Logansport Pharos-Tribune from Logansport, Indiana on January 12, 1958 · Page 21
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Logansport Pharos-Tribune from Logansport, Indiana · Page 21

Logansport, Indiana
Issue Date:
Sunday, January 12, 1958
Page 21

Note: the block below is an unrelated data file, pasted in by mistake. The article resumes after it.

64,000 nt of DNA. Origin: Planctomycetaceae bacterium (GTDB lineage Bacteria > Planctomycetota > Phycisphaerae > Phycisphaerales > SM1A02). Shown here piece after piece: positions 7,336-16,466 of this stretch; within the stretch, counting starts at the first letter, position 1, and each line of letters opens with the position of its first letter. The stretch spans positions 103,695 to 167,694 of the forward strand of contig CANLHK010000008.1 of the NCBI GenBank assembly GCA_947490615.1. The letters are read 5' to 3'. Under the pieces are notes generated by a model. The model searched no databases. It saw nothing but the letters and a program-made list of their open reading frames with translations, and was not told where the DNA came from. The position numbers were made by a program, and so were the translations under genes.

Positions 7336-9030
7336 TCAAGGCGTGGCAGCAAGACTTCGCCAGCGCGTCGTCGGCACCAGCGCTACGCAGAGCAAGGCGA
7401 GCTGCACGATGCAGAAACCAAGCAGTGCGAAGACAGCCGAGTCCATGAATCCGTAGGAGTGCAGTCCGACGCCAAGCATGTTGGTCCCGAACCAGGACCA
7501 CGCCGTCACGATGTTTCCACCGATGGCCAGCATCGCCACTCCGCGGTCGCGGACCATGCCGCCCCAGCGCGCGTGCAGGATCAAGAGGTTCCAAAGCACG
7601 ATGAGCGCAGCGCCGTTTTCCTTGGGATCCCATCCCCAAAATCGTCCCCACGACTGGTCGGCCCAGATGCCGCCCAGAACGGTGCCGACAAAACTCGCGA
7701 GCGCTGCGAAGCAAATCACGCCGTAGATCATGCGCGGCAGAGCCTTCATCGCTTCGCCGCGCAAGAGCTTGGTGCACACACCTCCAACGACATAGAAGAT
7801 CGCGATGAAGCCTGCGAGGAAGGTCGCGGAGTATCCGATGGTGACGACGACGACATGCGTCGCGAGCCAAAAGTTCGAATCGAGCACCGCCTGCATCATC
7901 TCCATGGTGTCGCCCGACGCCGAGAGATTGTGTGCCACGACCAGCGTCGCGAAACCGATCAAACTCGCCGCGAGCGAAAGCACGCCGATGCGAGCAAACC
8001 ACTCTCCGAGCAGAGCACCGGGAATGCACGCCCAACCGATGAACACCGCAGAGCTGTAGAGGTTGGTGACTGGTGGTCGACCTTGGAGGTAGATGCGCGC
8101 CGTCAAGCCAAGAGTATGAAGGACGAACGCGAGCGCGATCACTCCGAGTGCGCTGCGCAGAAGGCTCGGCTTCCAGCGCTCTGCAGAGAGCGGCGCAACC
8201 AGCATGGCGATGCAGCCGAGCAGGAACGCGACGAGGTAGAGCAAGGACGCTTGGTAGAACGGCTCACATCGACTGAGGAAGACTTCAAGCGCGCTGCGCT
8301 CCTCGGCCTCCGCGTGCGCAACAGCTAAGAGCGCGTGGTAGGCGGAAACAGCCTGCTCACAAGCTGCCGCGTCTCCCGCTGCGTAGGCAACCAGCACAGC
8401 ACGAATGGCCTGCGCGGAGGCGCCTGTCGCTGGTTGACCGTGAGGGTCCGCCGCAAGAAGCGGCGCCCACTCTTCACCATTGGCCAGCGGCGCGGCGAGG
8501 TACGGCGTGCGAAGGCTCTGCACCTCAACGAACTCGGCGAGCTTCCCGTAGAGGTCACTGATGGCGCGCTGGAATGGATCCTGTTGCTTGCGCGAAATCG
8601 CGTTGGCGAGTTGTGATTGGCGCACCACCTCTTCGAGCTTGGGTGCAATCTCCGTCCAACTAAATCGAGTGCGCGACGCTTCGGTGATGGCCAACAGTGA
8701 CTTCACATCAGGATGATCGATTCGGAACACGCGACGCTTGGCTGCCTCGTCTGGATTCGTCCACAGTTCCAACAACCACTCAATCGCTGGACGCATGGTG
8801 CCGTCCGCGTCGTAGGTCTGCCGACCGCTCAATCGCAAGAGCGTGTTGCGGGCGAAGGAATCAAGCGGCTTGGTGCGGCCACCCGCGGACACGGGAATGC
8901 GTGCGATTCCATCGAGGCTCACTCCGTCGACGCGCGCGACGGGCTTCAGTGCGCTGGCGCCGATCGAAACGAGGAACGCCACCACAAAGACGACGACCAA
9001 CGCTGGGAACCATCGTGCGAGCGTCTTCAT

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THE SUNDAY LOGANSPORT PUBLIC LIBRARY LOGANSPORT PRESS ALL PHONES 4141 UNITED PRESS LOGANSPORT, INDIANA, SUNDAY, JANUARY 12, 1958 THE ASSOCIATED PRESS PRICE TEN CENTS 4 Hurl In A 35-year-old South Bend woman \va.i hospitalized, and a Twelve Mile woman and two others were injured as Hie result of a collision. 1 RUSS AND WEST IN PARLEY DEADLOCK yt-siprday at 5:30 p.m. on SR -5 fflnSO/if/flfj'oil Of ono-nair mile south of Metea. j ^<"»»«"IH*»'0" «" Mrs Ella Greene was listed as j Schools OppOSCcf lair at Memorial hospital last] rr ni'.'ht. She suffered back injuries JM Crtrrftll AfPtl t.iit cut? on her forehead. '" % -"" VM *«CW Treated at tj-.p hospital and dis- n'K-ed were: Mr?. Greta M Greene. Cnicago. a sister-in-law BURROWS — A petition was filed Saturday afternoon by 186 39, of|voters of Liberty township, Carof the roll County, against the consoli- Souih Rend wDir.an, and her husband, the Rev. Oscar Greene, 43. datior, of Liberty school township with the schools of Delphi-Deer -town and Th':y sufiered minor cuts and'Creek township, MadLson b-uisc?. :ship. Tippecanoe township Mrs. Giiynetii Price, 47, of route j' R °f. k Cre ^ k township. 1 Twelve Mile, also suffered minor I The petition, filed with Paul '•runes ' According :o Deputy George Shanks, who investigated, Greene I v/aj traveling south on SR 25 when re attempted to pass a car, but it i Snipes, trustee and his advisory asks for an election. Advisory board members up. Greene swung the vehicle to the loft and th? rear of the car v TO in collision with Uie front of the Price car. Mrs. Price was ;-;oing north. Shanks said. Greene's 1357 model car was e.-:'Jn,aied a total loss, while the 1!)55 model Price car was dam- ti?«xl about 5700. There was no arrest. William Michael and Martin Jus- Police Nab nCity INDIANAPOLIS W! — National Commander John S. Gleason Jr. promised Saturday night that the American Legion will fight any moves to cut veterans' benefits to' leave more money for missiles and satellites. "The American Legion sees no contradiction in its demand for adequate national security and adequate care for disabled veterans "and their surviving dependents," Gleason told the midwinter conference of Indiana legion- 'selfish interests" Victor T. Dickerhoff. 25-year-old escapee from the Huntington county jail, was apprehended at 6 p.m. yesterday by city police at Third and Columbia streets, after a stolen car he was driving ran out of gas. The Denver. Ind. man was picked up about 30 hours after he and two others broke jail Friday morning by slugging a 71-year-old turn, key with a table leg, and grabbing his keys. The other men were apprehended at Huntington shortly after the escape, but Dickerhoff managed to get away. Police went to the scene when a resident in the area called in a complaint that a man was sitting in a parked car, "acting very Police said it was reported that the car was parked about three hours. He sat in the car for awhile, then got out and walked around before returning to it, the complaint- ant said. Police said the car was out of programs of veteran gas When Dickerhoff was taken p i ace d in charge of ticket sales and habilitation and. . .at-1 o the local jai , where the Hunt- th ti k t f th banauet win be naires. Gleason said can be expected in the new congressional session to try to "beat down our care and rehabilitation . .... tempting to clothe their so-called: ington county sheriff was to come economy measures in the bright after him last night, he had four raiment of patriotism." ; cents. He was unarmed. The commander said he had al-| H was believed that the escapee stayed at the scene, waiting for his girl friend, police said, although that was not learned. Dickerhoff was reported to have a lady friend residing in Twelve Mile. Police also said Dickerhoff told them he hid out in a wooded area Friday night. The stolen car. a 1948 Buick, bore Huntington County plates. It was reported stolen Friday, Lincoln Day Dinner Is Set Feb. 10 The annual Cass county Lincoln Day Banquet, sponsored by the Cass County Republican party, will be held on Monday night, February 10, at Memorial Home, it was announced yesterday by County Attorney Leland L. Smith, county GOP chairman. The event will feature an address by Robert W. Matthews, Republi- KOBERT W. MATTHEWS can State chairman, and a special Five Peru Students Win Honors In Speech Event At Ball State PERU —.Five Peru high school students won honors at the 12th annual high school speech conference at Ball State Teachers college Saturday. WASHINGTON (Jt—Russia and] One is that there should be the Western powers reached com- j careful preparatory talks at the piete deadlock Saturday on the j lower levels; the other is that issue of holding a big East-West' these talks should show solid conference. But diplomats priv-| ground for belief that a summit ately predict a foreign ministers' meeting, a summit session, or both later this year. The prediction is based on a belief that both sides in the cold war need high-level talks and that ' public opinion, particularly in A total of 1,120 students from 551 Europe and in neutralist countries schools participated in the eight hours of competition. Students from Peru winning hon- like India, is exerting a steady pressure for effort to reduce the risks of nuclear war. ors were: Mike Reinhardt, who; President Eisenhower and other finished third in radio announcing.' Western leaders are due to make Mary Jo Volpert, who took third, soon the next move in the diplo- in extemporanous speaking. San-' malic pokei game now being dra Jordan, who tied for third in played over the issue of how to numerous interpretation. Julia Stephenson and Don Mah'.ey, who took first place in affirmative de- baling. Desert Fox Killed In Gun Fight TEHRAN, Iran UP)—The notorious "Desert Fox," long hunted for the killing of three Americans, was shot dead Saturday in a blistering gun fight in the desert wilds, police announced. Gen. Aligholi Golpira, Iran's national police commander, said the end for bandit leader Dads- hah came in a fight with his po- program of entertainment, chair- !lice near Hatt Kuh _ in southeast- negotiate.. They have completed replies to messages from Soviet Premier Nikolai Bulganin and it is understood these are in diplomatic channels for delivery in Moscow. Just as the Soviets released Bulganin's messages promptly, so the Western responses are due for almost immediate publication. They are expected to reemphasize the West's demands that Russia resume negotiations on some kind of safeguarded disarmament agreement and to leave the way open for a new East-West summit conference provided two conditions are fulfilled. man Smith states. ern Iran not far from the Pakis- The banquet dinner will be |. an f ron t; er served by the Legion Auxiliary " badshah's' younger brother was members and attendance for this. a ] so tilled, Golpira said and four annual affair will be limited to 300; other bandits were wounded and due to the serving facilities of the cap t u red. Memorial Home. • Golpira had moved his head- This will be the 46th consecutive; quarters into the area to super . annual Lincoln Day Banquet to bei vise Iran . s great manhunt for the held in Cass county and is the old-; bandit king, often reported est of its. kind in the state of Indi-i brought to bay in his mou ntain ana. The program draws a capa- hideouts but never bagged until city crowd each year, usually serving as a kickoff for GOP activities for the year. Robert W. Champion has been ready heard talk of scrapping the veterans' housing program, freezing veterans hospital accommodations and cutting pensions. "This is hitting below the belt," he said. At the same time, Gleason spoke in favor of foreign military and economic aid, saying, "Mutual security has definitely become mutual "to ali of the nations of NATO —and to us. At least until the time when ve shall have our own ar-j Police said. senal of tested and reliable inter-! The car was taken to a local continental ballistics missiles, we j garage. nvist depend upon our European; Charged with second-degree bur- allies to provide the launching sites for our intermediate range missiles." ?lary, Dickerhoff and the other iwo escapees had been scheduled for arraignment Monday. The oth- Gleason said Russia has "out- j er two were Roger W. France, 19, trumped the United States, scientifically and diplomatically" but he added, "Our effort to catch up in the field of missiles, satellites and other areas of advanced sci- of Wabash. also charged with second degree burglary, and Earl W. Busso. IB. of Springfield, Ohio, accused of grand larceny. Shroyer, of Huntington, once cannot be at the expense: came here and claimed the stolen of existing, conventional military j car last night, police said. Harry Walter, Huntington county sheriff, picked up Dickerhoff at lhe $6,329 How Collected me Phone Workers Strike Averted NEW YORK W)— A threatened n i nationwide strike by 25.500 long ~ -i^M' distance telephone workers was S...r».._.0_ a,,p,. tor i c n f llrf l3 V whon !hp r.om- Mr.f. R. K. Simpson, chairman of the Cass county Tuberculosis fund drive, reported today that SB..729.43 had been collected thus! far. ! Of thai amount. S11.R07.42 c. f-o:ti Losansnort and .5=.^-. averted Saturday when the com- trie townsmp. The drive be-; pany and union agreed on a new " 16-month contract. Representatives of the Ameri- the tickets for the banquet will be made available in a few days. Members of various committees to arrange the banquet programs will be named later, Smith said. Reports Coots Stolen From Parked Vehicle Floyd Foster, of 518 Wheatland street, filed a larceny complaint with city police yesterday, stating that three coats were taken from a parked car. Two were .top coats, and one a trench coat valued at $100 to $125, the complaint said. The vehicle was left parked on the south side near the downtown area. REPORTS HIT-RUN Cecil Marler, of 1614 Woodlawn, told police yesterday the left front of his car was struck by a hit- run driver while it was parked in front of his house. He said light blue paint was left on his car. ILLINOIS MOTORIST SLATED Police long had wanted Dads- hah, but they stepped up the hunt for him at the urging of the Shah of Iran after the bandit and his men ambushed the three Americans in that area nearly 10 months ago. Marine Shoots His Sergeant CAMP LEJEUNE, N.C. MV-A Marine private was held for investigation Saturday after authorities said he shot and killed an in- diana Marine sergeant who had accused him of disrespect. Sgt. Paul Eugene Grant, 31, son of Mrs. Little Irene Grant of Columbia City, Ind., was pronounced dead shortly after he was shot in the chest with an Ml rifle in a barracks at this Marine base. The Camp LeJeune Public Information Office said Pvt. Isiah Andrews, 19, Newark, N.J.', was being held pending investigation. The shooting occurred after Grant and Andrews had returned from a hearing at which the sergeant accused the private of | disrespect. Andrews had been or! dered tried by a special court- The victims were Kevin M Car-; Martia , after Grant accused hj ' roll, 37^ of Issaquah Wash a, of verbal abuse in f ; Point Four area development ad- O b e y an orc j or viser; his pretty wife Anita 35; Both men were members of the and Brewster A. Wilson, 3o, of 1 nit, vr n tm- TV™™,.I T>_.._I:.._ Stanley A. Birdsall, 63, of Peoria, i young wife Baji, her lover, and 111., was slated yesterday by Dick three relatives of the man. He had T, ,, , „ . ,. . , ,,. -— Transport Battalion Portland, Ore., a specialist of the , Force Troops Fleet Marine c ' Near East Foundation and con- Atlantic . They lived jn ^ ^ tractor for the International Co- barracks operation Administration in Iran. They were crossing the wild country in two station wagons when Dadshah's band ambushed them March 24. Carroll, Wilson and two Iranian men with them were knifed to death. Mrs. Carroll was abducted. The government broadcast offers of ransom and amnesty to Dadshah if he would release her unharmed. He said she was safe. But as authorities were trying to make contact with him a week after the ambush, they found her shot to death six miles from the site of the attack. Dadshah, over 60, was outlawed in 1947 for murdering his Keyes, state trooper, and charged with improper passing on a hill five miles east of here on US 24. made a living breeding camels and puiling a holdup now and I then. Cars In Collision At Sixth And High Minor damage was caused yes terday in a two-car collision at Sixth and High streets. According to the police report, a 1953 model car driven by William L. Beicker, 24, of route 1 Cedar Lake, was in collision with a 1953 model car driven by Robert Eugene Drake, 21, of 608 Washington street. The report said the Beicker car was going south on Sixth street and was making a left turn as Drake pulled out of a service station drive. Front of the Drake ear was slightly damaged. There was no reported damage to the other vehicle. : on DDC. 1 and will continue to March 1. (HI, ARRIVES can Telephone and Telegraph Co. ! and the long lines division of the Pini IPPFV1LLF \l"er : a •»_, Communications Workers of Am- Tho fi:xt small shipment of Sha- crica announced the agreement h:«rn oil arrived at' this Meditcr- J 0 '"'^ afl « r a len S th y bargaining i-anoan port Saturday. It is a session. synbnlif h(."innin2 of an industry Wa Se increases for telephone tlir French' hope' will free them operators range from $2 to $4 and i-oii! iependcnce on Middle East . for maintenance men from $1 to ": < ^ 5 ' tho ofl " ic: ' als sai(1 i If approved by the union membership, the new contract would become effective Feb. 10. Negotiators said it would not be re; troactivc to Jan. 3 when the old : 13-month contract ran out. Ad Sells Radio And Record Player Are you in need of extra c,-i>h" You can make a fast sale by using a classified ad. This person did: KOK SALE—Combination radio and record player. Phone xxxx This person got immediate response from the ad which appeared in the Pharos-Tribune and Press classified section. In this same v/ay you can turn iho.se items around the house in:o ready cash for you. Just dial 4141 and give your message to a trained ad taker. HUB CAPS STOLEN John T. Hawk, of route 2, Walton, reported to police last night that four hub caps were stolen from his 1948 model Chevrolet while it 1 was in parking lot No. 5 at Second and Melbourne streets. They were valued at S10. HALT WORK EVANSV1LLE. Ind. W)--Aluminum '. Co. of America said Saturday it is temporarily stopping construc- I tion work on its 80-milIion dollar I smelter near Yankeetown. meeting would produce results. As the situation stood, Saturday: 1. Russia proposed through Bul- ganin's message Dec. 10 and Jan. 9.- that Eisenhower and the other Western government heads agree to a top level meeting by April 9. 2. The U.S., British, and French [overnments quickly agreed that such a hastily called conference without adequate preparation would produce nothing except a sounding-board for Soviet propaganda. Therefore, they were against it, as Secretary of State Dulles made clear at a news con- :erence Friday. 3. The Western powers have agreed that the best way to start news talks with Russia is through a foreign ministers' meeting preceded by some exploratory work :hrough diplomatic channels. 4. However, the Soviet Communist party newspaper Pravda carried an article Saturday rejecting :he informal Western suggestions so far made for a foreign ministers' meeting. It held that such a meeting "would be more likely to heap fresh obstacles in the way of a summit conference." 2 Dead In Chemical Plant Fire EVAXSVTLLE, Ind. W-The two Postal Rate Bill for Increases Is Seen For This Year WASHINGTON IW- The Eisenhower administration appeared certain Saturday to get its long- small sons of a pharmaceutical! sought postal rate increases bill company executive died Saturday jpassed this session, in a fire that destroyc-d the fami-1 But the extra revenue may be ly's home in north side Country i offset by federal pay increases "-'- " which Congress is expected to Club Manor. The parents were burned, but a 3-month-old daughter escaped unhurt. Dead are 4-year-old Stephen Duke and his 2-year-old brother, Bryan. Lloyd L. Duke, 35, and his wife, Helen, 25, suffered burns about the face, arms and hands, and were taken to Deaconess Hospital. Duke also suffered cuts on the hand and arm. Mrs. Duke saved their daughter, Linda Louise, by running to the rear of the home after reaching the outside and lifting her through a window. Blood Unit Here Friday The Red Cross bloodmobile will pay its first visit of 1958 to Cass county Friday when it will be stationed at the Baptist Temple, Seventh and Broadway, from 10 a.m. until 4 p.m. Cass county's quota is 127 pints, but last month the unit from Ft. Wayne left with only 76 pints, after an almost record 146 pints were recorded here in November. The Ft. Wayne region, of which Cass county is a member, reported that 31,666 pints of blood were donated last year, which was a 1,300 gallon gain .over 1956 wihen 29,866 pints were given. Logansport high school's Key club will attempt to' give this month's bloodmobile visit a boost by washing car windows in the The two boys were trapped in a front bedroom, where windows were too high to enter. Their pet dog, Flopper, was found dead beside their bodies. "We .were sleeping late," Duke said. "My wife got up to see about the baby and came back to bed. The next thing I knew I woke up and all I could see was flames. "I haven't the slightest idea how the fire started or how we got out of the house." Assistant Fire Chief Arthur James said the fire apparently vote even sooner. Sen. Carlson (R - Kan), senior Republican on the Senate Post Office Committee, told a reporter he is confident the Senate will complete action this year oa a measure raising postal rates. Democratic Senate sources said the same thing, adding that higher rates on letters and other postage probably would be ir. effect by July l. However, the 527 millions of additional revenue which the rate bill now before the Senate committee would bring in would be more than offset by 617 million of pay increases to two other measures ready for Senate action. Sen. Neuberger (D-Ore!. a chief sponsor of the pay bills, said he would push for a vote on them as soon as possible, preferably during January. They were reported to the floor last July. Floor action on the rate bill is expected to come later since the Post Office Committee still has many witnesses waiting to be heard on it. This measure would raise the 3-cent letter rate to 4 cents, post followed an explosion in the pre- carc| s to 3 cents from the present • ' 2, and- air mail to 7 cents from fabricated house in a new development. The Dukes lost all of .their household goods and a Cadillac car parked in a carport. Duke is director oi the design division at Mead-Johnson Co. Secretary Weeks fires Back At Union President Meany WASHINGTON' m — Secretary,,_— uu= -.c.^-.^. wujiu give 7- 2 of Commerce Weeks Saturday per cent raises to 500000 Ponal fired back at AFL-CIO President • • ' George Meany's assertion that the Commerce Department under- the present 6. It also would boost second class (newspapers and magazines) rates by 60 per cent in four successive annual 15 per cent jumps, and third class (chiefly advertising matter) from v, 2 to 2Vi cents per piece in the bulk category. As the bill now stands it will not wipe out the postal deficit estimated at 651 million for this fiscal year, ending June 30, even if there were no pay increase. The two pay bills now on the Senate calendar would give 7^ classified Civil Service employes. The postal measure a'so provides states industry profits in its sta- a $240 annual cost-of-living ad- tistics. | adjustment for Post Office De- Weeks said he was having his \ partment employes in the lowest staff look into Meany's complaints five grades. but that, in advance, he didn't agree anyway. Weeks said he I had had complaints from industry! that plant depreciation wasn't given enough weight in reducing profits. Meany had contended that plant depreciation was overstuteu to re- j duce true profit figures. Akron Fair Is Ended downtown area and urging the motorists to give blood. Theme of the idea is clean the windows. so the drivers can see their way to the unit. Police Nab Three Men ing the Red building. Dr. D. K. Winter is the regional blood chairman. ROCHESTER—The Akron Agriculture Fair, which has been an ar.nual September highlight of ... , Henr y township for almost 40 Alter WhlSkeY HliaCk ys * r % apparently has come to the * • , end of its existence VALPARAISO, Ind. Wl — Police: A]1 member5 of Ole 1957 Faj] . irrested three men and recovered Board have submitted resignations cases of hijacked whisky in a and the Akron 'Chamber of Corn- OraHarshman, Aged 84, Dies Mrs. Ora Harshman, 84, whose residence here was at 210 W. Linden, died Saturday afternoon at 3:15 at the home of her sister, Miss Etta Campbell in Union City, Indiana. Born July 22. 1874, in Union City, cornfield hideaway late Friday night. The whisky was part of a ship- merce's board of directors this week announced it would not appoint a fair chairman for 1953. ment of 60 cases stolen from a, T] le chamber has been responl truck parked along U.S. 30 while' sible for the cclltinued or » aniza . the driver slept eany Friday. ; t i on o{ the Fair fo _ tne Dast w State police, FBI agents and _ vearSi drafting offic t • - {h sheriff's officers staked out ai e .xposi'ion watch after finding the whisky '~ij Akron resid>;I , ls sav { . has ^ a field eight miles west or here ccme increasingly d - ffjcu]t each and picked up the three men when they showed up. Officers identified the trio as Charles V. Allen, 24, and Walter Flint Jr., both of Niles. Mich., and Charles Cheass, 43, Chicago. The 33,156 whisky shipment was taken from a truck in which the i j.i i i f • tettS-cll IL uiii a ti- uv-«- "• un»i.i» ui — she was the daughter of Abe and: drivet . p W il'.iam H. Warner, 25, Munith, Mich., slept. T ell Child's Maturity Anna Van Nuys Campbell. Her marriage was to Lote Harshman, whose death occurred March 9, 1944. | Survivors are the sister, Miss 1 .... _ _ • -i Etta Campbell, Union City; a fiv Ab/l/fV Tfl TOKC SnOT cousin, Mrs. Owen Cripe, Walton, | C ^ ICAGO ,,£_ A Milwaukee phy- "Friends may call at the Me- ^fLw^uch^ chTl^tst" Closkey-Hamilton funeral home after seven o'clock this evening. Final rites will be at two o'clock Tuesday at the funeral home. The' Reverend Kenneth Brady, pastor of the Ninth Street Christian church, of which she was a member, will officiate. Burial will be in Mt. Hope cemetery. Jhe Weather tured emotionally by his ability to take the needle, the doctor's needle, that is. Dr. 'Karl E. Kassowitz of the Milwaukee Children's Hospital reports . this in the current journal of the American Medical Assn. All children must learn self- control and develop pride in their "toughness." he said. "The ability to cope with painful but. necessary experience is suggested as an index of emotional maturity in the growing child." Pennsy Refrigeration year to find workers for Fair organizations and. further, that spectator interest has been dwindling. The Akron Agriculture Fair Association, a non-profit corporation was incorporated several yeais ago by Edgar Terrell, Dale Sheetz and Claude Billings. The association owns §1,500 in savings bonds which mature in 1967 and has a current bank balance of $1,591.12. INDEX To outstanding features in today's Sunday Pharos-Tribum & Press Logansport's Red Freshmen team, Winamac's B squad win in tourney at Berry Bowl. Sports on pages 6, 10 and 14. Editorial page and features, page 4. Society news on pages 12 and 13. Picture page, LHS publications, page 11. Golden Years and Happy Cor Catches fire Times features, page 19. Indiana: Partly cloudy Sunday. Monday rain south and rain or snow north. Little change in temperature. Monday outlook: Precipitation ending and becoming partly cloudy and a little colder. Low Sunday night 30-35, high Monday 30-M). _„ . _ _ Illinois: Increasing and thicken-'; railroad yards at 2:36 p.m. yester- Teenage features, page 9. ing cloudiness Sunday. A little ] day where a refrigeration car TV and radio programs, scattered rain beginning west por-iwas on fire. i pages 7 and 8. tion during day and spreading to! Firemen said the blaze started j Jacoby Bridge column on City firemen were called to the Eighteenth street Pennsylvania Young Folks features, page 2. east by night. Monday p a r t 1 y' in the box car when an oil burner cloudy with rain likely south and:in tee end of the car overturned, rain or snow north. Not much | It was loaded with potatoes, but the fire did not reach them. Firemen extinguished the blaze wiih booster hose. A grass fire at 3:06 p.m. yesterday .sent city firemen out on US 24, just east of the city. HOLD PRIZE TROPHIES—Shown here are Harold Jamison, lelt, coach of the Logansport high school Freshman Reds team, and at right is Dee Baker, coach of the Winamac Junior-Varsity, holding trophies their teams won in a double-feature basketball tourney at Berry Bowl Saturday..The LHS Frosh Reds defeated their classmates 41-25 for the yearling title and Winamac took the B team crow n over Wabash 38-34. (Staff Photo) change/in temperature. Lower Michigan: Sunday mostly cloudy, snow beginning late Sunday or Sunday night. High in 20s north, 28-35 south. Ohio: Sunday increasing cloudiness with rain beginning southwest and by afternoon or evening spreading as rain or snow to northeast portion. Not much temperature change. High ranging from the low 30s northeast to the 40s southwest. DIES OF INJURIES FRANKLIN, Ind. UPl—Johnny B. Brunnemer. 16, Whiteland, died Saturday of injuries suffered in an automobile-truck collision on U.S. 3i at Whiteland Friday night. page 9. Comics on pages 16 and 17. • Classified ads on pages 18 and 19. Child's Prayer, page 20. Will Ball's Historical column, page 15. NAMED DIRECTOR WASHINGTON Wl—William C. Strand, 46-year-old Interior Department official and former newsman, today was named public relations director for the Republican National Committee.